You are using an older browser version. Please use a supported version for the best MSN experience.

2015 Volkswagen CC REVIEW

Edmunds.com logo Edmunds.com 4/6/2017

Con: Limited rear-seat headroom; dated cabin technology; smallish trunk.

Interior: The 2015 Volkswagen CC comes in a few different trim levels, but even the base Sport treats you to rich interior materials and impressive build quality, easily meeting luxury-brand standards. As with many European models, there's no shame in the CC's standard leatherette (premium vinyl) upholstery – it exceeds some genuine leathers in both texture and appearance. The firm and supportive standard front seats provide the same power adjustments on both sides, a refreshing departure from the common practice of giving the passenger fewer toys. In the back, headroom is limited due to the CC's sleek roof line, but legroom is surprisingly ample.

The CC starts to show its age in the behind-the-times size and capability of its touchscreen displays, especially the base 5-inch unit. Also, while the primary controls and gauges are perfectly functional on their own merits, they might seem a little too minimalist if you compare the CC to newer models fitted with the latest hardware.

The CC's trunk measures a rather modest 13.2 cubic feet, and its pinched shape may complicate the loading of larger items. On the bright side, the rear seatbacks fold flat to increase cargo capacity, and there's also a pass-through for skis and such behind the rear center armrest.

Body: The 2015 Volkswagen CC is a midsize sedan that seats five people. There are four trim levels: Sport, R-Line, Executive and 4Motion Executive.

The base Sport comes standard with the four-cylinder engine, 17-inch alloy wheels, foglights, automatic wipers, automatic adaptive bi-xenon headlights, LED taillights, a rearview camera, dual-zone automatic climate control, cruise control, heated eight-way power front seats (with four-way lumbar), leatherette premium vinyl upholstery, a leather-wrapped tilt-and-telescoping steering wheel, an auto-dimming rearview mirror, 60/40-split-folding rear seatbacks, Bluetooth phone and audio connectivity, Volkswagen's Car-Net telematics, a navigation system and an eight-speaker sound system with a 5-inch touchscreen interface, a CD player, satellite radio, an auxiliary audio jack and an iPod adapter cable.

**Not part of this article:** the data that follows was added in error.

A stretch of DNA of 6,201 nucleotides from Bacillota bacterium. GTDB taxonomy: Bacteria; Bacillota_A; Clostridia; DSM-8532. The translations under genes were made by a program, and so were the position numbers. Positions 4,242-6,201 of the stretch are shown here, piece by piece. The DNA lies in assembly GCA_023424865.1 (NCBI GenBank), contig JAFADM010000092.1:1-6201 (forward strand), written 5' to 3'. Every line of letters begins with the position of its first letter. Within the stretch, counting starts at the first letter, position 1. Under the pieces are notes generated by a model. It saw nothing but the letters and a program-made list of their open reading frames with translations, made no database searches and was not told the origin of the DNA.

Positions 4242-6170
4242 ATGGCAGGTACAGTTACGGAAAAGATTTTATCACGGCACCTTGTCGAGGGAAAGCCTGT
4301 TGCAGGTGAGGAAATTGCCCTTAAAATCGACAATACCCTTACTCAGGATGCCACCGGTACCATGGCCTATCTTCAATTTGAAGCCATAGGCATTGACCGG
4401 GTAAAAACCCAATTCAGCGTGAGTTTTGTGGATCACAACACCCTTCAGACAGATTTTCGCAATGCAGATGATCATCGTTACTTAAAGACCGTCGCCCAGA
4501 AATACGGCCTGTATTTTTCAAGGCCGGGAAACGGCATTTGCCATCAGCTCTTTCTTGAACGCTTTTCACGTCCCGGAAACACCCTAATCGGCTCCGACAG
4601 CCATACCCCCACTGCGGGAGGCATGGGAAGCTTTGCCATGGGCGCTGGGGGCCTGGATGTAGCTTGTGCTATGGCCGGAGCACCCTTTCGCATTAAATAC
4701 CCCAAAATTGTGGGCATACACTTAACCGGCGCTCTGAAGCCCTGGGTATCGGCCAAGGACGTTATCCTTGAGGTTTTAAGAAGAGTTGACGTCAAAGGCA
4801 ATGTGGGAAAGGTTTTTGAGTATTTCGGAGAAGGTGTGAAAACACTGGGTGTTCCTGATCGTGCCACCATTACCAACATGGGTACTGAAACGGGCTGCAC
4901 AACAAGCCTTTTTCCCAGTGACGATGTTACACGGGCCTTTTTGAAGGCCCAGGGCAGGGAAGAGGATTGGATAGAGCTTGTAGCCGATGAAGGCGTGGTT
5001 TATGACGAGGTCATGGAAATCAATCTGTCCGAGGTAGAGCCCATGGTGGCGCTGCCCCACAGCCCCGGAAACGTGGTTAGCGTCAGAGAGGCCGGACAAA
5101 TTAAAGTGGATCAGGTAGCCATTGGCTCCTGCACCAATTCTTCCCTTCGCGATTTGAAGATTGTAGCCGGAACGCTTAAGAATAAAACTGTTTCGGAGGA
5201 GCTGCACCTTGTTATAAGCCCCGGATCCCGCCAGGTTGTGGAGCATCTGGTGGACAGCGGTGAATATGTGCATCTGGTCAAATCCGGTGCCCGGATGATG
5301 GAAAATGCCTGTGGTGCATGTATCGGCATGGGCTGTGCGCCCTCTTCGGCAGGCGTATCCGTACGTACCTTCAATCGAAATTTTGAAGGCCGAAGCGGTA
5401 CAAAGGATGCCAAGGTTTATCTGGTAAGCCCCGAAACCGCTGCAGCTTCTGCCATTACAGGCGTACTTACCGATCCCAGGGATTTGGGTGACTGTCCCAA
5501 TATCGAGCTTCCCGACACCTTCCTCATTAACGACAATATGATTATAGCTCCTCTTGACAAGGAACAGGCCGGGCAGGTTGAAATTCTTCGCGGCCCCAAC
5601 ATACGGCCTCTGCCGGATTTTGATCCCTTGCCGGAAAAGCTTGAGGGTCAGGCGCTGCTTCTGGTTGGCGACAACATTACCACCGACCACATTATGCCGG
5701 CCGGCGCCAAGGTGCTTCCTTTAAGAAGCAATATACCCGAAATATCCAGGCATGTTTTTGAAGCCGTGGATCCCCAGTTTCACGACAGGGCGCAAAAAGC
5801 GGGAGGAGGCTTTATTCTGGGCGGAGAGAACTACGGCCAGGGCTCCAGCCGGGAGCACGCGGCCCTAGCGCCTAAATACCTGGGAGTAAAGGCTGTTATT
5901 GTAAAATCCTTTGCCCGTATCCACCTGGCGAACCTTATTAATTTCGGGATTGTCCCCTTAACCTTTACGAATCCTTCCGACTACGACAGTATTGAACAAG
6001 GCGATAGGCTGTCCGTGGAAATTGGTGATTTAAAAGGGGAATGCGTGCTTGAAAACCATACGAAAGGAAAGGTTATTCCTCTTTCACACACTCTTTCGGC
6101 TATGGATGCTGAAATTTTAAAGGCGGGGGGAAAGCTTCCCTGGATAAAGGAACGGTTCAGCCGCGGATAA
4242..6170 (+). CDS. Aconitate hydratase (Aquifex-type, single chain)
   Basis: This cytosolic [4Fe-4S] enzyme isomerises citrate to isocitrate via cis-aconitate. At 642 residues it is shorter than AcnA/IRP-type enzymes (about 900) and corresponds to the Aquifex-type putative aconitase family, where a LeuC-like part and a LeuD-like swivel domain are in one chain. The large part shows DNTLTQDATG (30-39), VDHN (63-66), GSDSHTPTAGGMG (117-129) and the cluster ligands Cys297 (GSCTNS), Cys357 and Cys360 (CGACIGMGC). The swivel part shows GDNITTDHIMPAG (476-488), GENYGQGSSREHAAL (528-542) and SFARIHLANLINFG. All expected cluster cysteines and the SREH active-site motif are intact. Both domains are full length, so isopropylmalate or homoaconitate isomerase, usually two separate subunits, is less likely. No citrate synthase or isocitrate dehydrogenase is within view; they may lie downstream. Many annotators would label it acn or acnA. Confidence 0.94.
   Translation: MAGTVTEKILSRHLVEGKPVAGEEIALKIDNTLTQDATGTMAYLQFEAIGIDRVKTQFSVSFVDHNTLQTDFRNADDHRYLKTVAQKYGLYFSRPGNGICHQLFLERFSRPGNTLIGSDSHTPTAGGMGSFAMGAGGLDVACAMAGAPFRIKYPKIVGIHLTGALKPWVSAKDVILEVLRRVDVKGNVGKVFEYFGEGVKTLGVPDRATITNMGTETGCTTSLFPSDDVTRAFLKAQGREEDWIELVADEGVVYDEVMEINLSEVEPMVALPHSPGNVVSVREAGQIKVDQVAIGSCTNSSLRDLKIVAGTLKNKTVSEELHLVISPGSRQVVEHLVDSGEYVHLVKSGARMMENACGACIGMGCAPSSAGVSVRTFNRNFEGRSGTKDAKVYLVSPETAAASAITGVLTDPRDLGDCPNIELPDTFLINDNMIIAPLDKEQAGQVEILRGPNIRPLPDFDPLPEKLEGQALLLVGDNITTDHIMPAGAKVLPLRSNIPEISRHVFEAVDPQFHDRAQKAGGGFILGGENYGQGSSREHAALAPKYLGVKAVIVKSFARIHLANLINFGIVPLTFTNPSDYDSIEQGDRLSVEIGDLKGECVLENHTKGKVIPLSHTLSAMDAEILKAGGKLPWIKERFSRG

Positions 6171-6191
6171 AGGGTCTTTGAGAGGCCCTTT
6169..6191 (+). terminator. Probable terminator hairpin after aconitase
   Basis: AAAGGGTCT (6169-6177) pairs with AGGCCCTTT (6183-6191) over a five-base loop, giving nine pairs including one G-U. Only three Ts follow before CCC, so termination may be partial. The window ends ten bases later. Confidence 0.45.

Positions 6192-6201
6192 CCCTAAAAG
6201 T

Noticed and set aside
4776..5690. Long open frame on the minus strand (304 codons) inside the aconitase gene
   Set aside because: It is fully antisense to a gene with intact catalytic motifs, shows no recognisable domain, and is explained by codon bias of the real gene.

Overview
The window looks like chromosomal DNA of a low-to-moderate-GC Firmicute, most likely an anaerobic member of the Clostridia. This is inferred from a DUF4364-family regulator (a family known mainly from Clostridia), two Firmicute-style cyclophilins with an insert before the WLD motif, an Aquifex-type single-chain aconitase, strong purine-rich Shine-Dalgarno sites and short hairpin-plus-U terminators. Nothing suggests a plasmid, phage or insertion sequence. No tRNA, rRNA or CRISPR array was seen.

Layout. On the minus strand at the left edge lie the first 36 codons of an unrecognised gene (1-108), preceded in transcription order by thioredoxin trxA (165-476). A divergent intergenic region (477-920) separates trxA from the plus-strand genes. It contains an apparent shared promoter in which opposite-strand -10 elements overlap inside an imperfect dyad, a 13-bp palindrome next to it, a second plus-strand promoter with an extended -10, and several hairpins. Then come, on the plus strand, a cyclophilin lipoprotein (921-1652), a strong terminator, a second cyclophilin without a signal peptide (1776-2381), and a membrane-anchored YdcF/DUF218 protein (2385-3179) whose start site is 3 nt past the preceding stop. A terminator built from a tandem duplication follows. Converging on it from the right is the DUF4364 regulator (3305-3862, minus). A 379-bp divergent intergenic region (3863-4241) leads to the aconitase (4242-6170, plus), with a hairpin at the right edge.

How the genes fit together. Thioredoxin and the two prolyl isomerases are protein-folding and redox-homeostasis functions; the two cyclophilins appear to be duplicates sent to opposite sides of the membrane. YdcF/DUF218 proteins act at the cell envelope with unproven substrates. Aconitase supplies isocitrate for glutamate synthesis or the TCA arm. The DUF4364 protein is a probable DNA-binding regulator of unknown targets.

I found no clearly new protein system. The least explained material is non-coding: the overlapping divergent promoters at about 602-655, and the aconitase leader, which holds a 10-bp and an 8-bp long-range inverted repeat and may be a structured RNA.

The R-Line trim adds 18-inch wheels, special exterior styling and unique door-sill plates, along with steering-wheel-mounted paddle shifters when the automatic transmission is specified.

The Executive starts with the Sport's equipment and adds 18-inch wheels of its own, a sunroof, power-folding heated side mirrors, a hands-free trunk lid with a foot sensor, keyless entry and ignition, driver memory settings, leather upholstery and an upgraded 6.5-inch touchscreen interface with voice controls.

The 4Motion Executive adds the V6 engine, yet another 18-inch wheel design, standard all-wheel drive, front and rear parking sensors, heated front washer nozzles, an upgraded trip computer screen, ventilated front seats with driver massage and a 10-speaker Dynaudio sound system.

Driving: The 2015 Volkswagen CC's four-cylinder engine provides respectable acceleration and fuel economy. The V6 is stronger, but the step up in cost doesn't seem worth it to us given the minimal improvement in acceleration. Unfortunately, if you want all-wheel drive, springing for the V6 is the only way to get it.

Most drivers will find that the CC strikes an agreeable balance between engaging handling and a comfortable ride. In typical Germanic fashion, the ride is on the firm side, but the suspension still takes the edge off of most road imperfections. When cornering at reasonable speeds, the Volkswagen CC doesn't feel as sharp and controlled as a pure-bred sport sedan, but it's more than respectable as family sedans go. If you prefer additional athleticism in spirited driving, something like the aforementioned 320i should hit the spot.

What’s New: The 2015 Volkswagen CC is essentially unchanged.

All 2015 Volkswagen CC trims except the 4Motion Executive come with front-wheel drive and a turbocharged 2.0-liter four-cylinder engine that produces 200 horsepower and 207 pound-feet of torque. A six-speed manual transmission is standard for the Sport and R-Line. Optional on those trims and standard on the Executive is a six-speed automated manual transmission (Volkswagen calls it "DSG" for direct shift gearbox) that takes the place of a conventional automatic.